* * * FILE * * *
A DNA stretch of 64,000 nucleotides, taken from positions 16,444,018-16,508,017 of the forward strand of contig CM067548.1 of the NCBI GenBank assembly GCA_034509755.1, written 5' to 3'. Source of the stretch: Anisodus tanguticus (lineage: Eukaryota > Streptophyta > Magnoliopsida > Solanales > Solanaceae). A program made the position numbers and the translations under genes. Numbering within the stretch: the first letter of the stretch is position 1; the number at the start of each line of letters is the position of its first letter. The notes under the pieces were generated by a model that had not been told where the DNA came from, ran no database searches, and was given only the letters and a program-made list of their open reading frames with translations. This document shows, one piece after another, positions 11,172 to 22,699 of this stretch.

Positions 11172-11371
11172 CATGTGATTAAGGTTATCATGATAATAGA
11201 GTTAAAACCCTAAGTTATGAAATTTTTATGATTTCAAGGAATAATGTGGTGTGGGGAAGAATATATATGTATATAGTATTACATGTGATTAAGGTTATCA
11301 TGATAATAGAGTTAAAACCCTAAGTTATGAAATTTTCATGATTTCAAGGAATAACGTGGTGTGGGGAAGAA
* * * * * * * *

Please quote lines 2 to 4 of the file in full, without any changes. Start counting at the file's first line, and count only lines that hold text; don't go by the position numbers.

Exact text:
Positions 11172-11371
11172 CATGTGATTAAGGTTATCATGATAATAGA
11201 GTTAAAACCCTAAGTTATGAAATTTTTATGATTTCAAGGAATAATGTGGTGTGGGGAAGAATATATATGTATATAGTATTACATGTGATTAAGGTTATCA